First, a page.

Mose Allison's new album and ANTI- debut The Way of the World is in stores now, marking his return to the recording studio after a 12 year absence. Working with maverick producer Joe Henry, Allison has found his most sympathetic setting in years, surrounded by young, vibrant players, who add surprising slide guitar and some sinewy saxophone to the classic Mose sound; 'The Way of the World also features Mose' first-ever duet with his daughter, singer Amy Allison.
Yet this album is all Mose, from the solo song "Modest Proposal," a sly scalpel taken to organized religion, to the modernist, Monkish changes he takes the band through on the lone instrumental, "Crush." Remarking on the outsized influence that Allison has had on several generations of musicians, producer Henry writes in his heartfelt liner notes, "For many of us, Mose Allison has long stood as a great swaying bridge, spanning our strange, stormy times: linking the fifties to the present; the mystical country blues to the urbanity of jazz; tough beat poetry to wistful self-reflection; seduction to candor, heart to mind, wit to wisdom; Mark Twain straight through to Willie Dixon, with Chico Marx barking directions from the backseat, James Stewart at the wheel."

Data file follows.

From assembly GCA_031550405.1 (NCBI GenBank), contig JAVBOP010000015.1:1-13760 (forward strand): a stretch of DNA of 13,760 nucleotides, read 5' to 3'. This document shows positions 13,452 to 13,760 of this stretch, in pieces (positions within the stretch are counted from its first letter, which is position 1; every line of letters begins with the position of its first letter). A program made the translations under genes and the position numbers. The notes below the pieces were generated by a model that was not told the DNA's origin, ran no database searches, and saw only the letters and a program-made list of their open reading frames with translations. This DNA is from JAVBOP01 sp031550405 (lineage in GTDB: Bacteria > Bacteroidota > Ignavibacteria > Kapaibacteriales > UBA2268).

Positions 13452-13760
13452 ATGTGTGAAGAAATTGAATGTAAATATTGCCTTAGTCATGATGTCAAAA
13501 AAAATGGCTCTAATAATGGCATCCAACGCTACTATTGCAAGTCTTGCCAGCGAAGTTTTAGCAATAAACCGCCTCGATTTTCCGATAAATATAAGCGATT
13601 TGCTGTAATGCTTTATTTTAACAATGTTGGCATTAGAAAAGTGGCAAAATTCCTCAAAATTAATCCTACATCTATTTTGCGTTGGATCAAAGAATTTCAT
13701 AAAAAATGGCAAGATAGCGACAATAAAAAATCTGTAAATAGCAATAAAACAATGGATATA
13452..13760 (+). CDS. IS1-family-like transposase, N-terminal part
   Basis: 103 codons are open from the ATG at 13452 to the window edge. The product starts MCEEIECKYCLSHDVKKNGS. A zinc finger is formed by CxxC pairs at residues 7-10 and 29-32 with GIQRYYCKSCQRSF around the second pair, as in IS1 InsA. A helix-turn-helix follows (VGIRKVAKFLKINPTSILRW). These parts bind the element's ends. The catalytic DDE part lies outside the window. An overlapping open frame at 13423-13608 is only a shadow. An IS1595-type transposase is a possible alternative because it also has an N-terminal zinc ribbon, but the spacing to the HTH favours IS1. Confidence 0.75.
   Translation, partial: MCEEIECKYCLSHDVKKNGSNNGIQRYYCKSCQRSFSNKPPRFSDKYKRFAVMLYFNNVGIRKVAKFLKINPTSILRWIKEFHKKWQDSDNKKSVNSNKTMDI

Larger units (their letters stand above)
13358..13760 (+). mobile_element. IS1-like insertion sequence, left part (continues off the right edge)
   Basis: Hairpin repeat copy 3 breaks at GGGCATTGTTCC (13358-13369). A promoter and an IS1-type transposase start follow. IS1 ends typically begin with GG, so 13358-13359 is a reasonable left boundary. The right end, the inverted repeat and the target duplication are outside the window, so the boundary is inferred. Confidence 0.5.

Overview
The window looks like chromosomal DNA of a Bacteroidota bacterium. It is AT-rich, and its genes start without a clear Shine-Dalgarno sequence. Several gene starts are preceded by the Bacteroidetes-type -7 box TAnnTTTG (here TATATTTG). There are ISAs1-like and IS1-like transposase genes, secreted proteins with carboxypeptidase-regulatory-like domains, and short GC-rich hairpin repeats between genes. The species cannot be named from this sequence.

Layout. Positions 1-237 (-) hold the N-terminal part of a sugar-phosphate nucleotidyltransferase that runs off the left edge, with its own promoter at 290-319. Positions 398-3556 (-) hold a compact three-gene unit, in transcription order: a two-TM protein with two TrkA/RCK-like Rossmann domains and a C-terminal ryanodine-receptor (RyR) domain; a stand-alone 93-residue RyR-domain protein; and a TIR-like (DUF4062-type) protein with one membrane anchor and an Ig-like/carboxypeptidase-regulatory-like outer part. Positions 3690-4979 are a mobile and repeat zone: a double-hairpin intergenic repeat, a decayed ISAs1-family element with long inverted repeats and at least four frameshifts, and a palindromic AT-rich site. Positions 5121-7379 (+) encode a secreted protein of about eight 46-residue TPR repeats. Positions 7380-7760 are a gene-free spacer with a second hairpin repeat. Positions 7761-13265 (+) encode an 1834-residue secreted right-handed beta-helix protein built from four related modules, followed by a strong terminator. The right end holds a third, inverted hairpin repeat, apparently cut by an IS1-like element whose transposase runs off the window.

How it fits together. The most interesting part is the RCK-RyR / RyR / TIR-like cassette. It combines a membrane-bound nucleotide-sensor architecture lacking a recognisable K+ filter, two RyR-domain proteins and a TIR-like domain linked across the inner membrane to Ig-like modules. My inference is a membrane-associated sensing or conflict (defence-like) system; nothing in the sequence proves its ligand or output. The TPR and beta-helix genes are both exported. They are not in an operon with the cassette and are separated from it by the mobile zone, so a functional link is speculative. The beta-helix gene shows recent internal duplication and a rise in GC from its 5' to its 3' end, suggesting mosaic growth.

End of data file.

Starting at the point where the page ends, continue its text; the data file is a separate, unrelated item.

Allison occupies a hallowed place in blues songwriting, sitting alongside Dixon and Percy Mayfield in bringing a witty, urbane sensibility to the modern blues. Also well documented is his sway over a generation of British rockers - most rock fans know the Who's blistering run-through of "Young Man's Blues" on Live at Leeds, but are less aware of Mose' influence on John Mayall, Van Morrison, Ray Davies, and the Yardbirds, all the way through to the Clash, who covered "Look Here" on Sandinista. Then there is that subtle, indefinable fact of Mose' voice, that laconic, laid-back singing style without which we would have no Norah Jones, Diana Krall, Belle and Sebastian, and Schoolhouse Rock. Not to mention Allison the respected pianist, with his nods to Monk and Garner, and a slew of five-star Downbeat reviews in his piano bench. 'The Way of the World' finds Mose playing and writing with a new looseness, a playfulness and verve that belies his years, while behind the offhand swing lies the weight of those years, in the slowburn vitriol of Mose's mind in full gear. That canny blend of easy swing and lyrical incision makes 'The Way of the World' an instant classic, in Mose' or anyone else's repertoire.